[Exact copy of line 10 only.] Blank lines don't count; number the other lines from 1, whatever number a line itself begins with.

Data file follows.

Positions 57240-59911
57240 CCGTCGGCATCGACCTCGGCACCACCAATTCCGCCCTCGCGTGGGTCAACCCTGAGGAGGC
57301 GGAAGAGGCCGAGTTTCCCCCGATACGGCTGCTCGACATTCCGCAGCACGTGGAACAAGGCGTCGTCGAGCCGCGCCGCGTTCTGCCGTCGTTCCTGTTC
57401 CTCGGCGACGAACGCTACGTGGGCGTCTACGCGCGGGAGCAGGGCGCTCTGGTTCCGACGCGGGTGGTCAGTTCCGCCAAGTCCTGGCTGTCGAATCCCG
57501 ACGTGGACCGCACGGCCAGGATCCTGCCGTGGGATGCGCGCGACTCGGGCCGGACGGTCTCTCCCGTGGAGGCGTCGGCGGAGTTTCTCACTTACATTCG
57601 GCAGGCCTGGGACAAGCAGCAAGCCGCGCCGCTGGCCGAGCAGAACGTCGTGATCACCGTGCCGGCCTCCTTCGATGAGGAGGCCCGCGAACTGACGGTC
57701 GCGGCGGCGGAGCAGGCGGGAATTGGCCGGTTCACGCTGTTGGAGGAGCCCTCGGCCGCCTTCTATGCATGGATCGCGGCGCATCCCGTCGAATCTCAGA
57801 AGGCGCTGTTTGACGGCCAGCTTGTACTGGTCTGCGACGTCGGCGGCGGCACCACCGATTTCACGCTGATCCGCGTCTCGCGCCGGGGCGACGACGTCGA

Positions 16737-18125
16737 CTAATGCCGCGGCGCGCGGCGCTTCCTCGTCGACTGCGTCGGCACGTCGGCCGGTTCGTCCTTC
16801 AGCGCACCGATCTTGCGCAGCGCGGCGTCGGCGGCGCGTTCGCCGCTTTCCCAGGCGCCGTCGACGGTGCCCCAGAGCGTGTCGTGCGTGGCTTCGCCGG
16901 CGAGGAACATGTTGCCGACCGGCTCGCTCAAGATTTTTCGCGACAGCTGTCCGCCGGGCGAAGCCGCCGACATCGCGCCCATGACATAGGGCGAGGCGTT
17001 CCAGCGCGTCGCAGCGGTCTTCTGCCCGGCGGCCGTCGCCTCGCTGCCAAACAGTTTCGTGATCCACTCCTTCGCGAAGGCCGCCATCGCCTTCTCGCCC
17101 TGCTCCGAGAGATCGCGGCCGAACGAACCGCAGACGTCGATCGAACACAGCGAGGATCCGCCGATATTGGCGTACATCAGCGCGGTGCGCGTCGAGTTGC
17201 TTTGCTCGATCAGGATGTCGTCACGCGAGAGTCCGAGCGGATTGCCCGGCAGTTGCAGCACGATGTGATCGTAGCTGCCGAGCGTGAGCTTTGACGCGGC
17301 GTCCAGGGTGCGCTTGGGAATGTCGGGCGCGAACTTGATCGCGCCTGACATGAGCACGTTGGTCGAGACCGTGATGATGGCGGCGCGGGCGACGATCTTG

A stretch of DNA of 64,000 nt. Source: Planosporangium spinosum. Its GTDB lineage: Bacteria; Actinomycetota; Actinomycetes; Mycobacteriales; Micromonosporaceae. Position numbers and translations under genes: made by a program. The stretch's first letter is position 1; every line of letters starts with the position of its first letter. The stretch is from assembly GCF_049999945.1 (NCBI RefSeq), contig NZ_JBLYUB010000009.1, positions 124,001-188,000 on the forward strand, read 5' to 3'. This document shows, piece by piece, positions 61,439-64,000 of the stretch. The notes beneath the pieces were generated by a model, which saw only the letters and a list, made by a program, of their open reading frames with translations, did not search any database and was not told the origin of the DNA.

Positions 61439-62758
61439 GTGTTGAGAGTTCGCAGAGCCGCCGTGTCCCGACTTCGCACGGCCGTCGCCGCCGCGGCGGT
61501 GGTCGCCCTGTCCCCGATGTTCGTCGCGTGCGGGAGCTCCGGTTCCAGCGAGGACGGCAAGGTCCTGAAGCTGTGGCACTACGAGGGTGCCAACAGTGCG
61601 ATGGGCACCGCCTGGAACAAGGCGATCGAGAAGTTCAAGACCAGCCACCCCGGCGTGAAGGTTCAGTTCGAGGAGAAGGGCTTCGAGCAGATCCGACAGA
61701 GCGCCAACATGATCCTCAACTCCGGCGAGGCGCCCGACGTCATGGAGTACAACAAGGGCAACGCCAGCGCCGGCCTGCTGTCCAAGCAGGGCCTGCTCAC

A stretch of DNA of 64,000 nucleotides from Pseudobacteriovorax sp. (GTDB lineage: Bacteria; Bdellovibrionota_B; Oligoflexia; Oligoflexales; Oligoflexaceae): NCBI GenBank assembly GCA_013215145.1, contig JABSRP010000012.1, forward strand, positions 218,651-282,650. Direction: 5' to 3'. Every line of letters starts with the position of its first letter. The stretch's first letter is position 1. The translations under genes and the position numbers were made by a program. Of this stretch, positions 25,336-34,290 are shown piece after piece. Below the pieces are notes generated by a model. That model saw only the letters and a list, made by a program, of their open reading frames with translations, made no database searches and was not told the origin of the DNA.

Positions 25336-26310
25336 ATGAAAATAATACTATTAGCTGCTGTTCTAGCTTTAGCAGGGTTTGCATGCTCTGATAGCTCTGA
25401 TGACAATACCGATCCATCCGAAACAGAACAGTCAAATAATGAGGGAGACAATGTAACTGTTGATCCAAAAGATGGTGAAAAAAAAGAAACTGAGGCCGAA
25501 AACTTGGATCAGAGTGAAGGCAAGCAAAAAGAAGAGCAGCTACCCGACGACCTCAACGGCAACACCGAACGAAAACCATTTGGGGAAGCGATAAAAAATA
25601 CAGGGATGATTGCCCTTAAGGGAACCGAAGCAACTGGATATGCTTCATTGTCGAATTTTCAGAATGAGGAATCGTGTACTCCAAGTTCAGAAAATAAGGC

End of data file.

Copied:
16737 CTAATGCCGCGGCGCGCGGCGCTTCCTCGTCGACTGCGTCGGCACGTCGGCCGGTTCGTCCTTC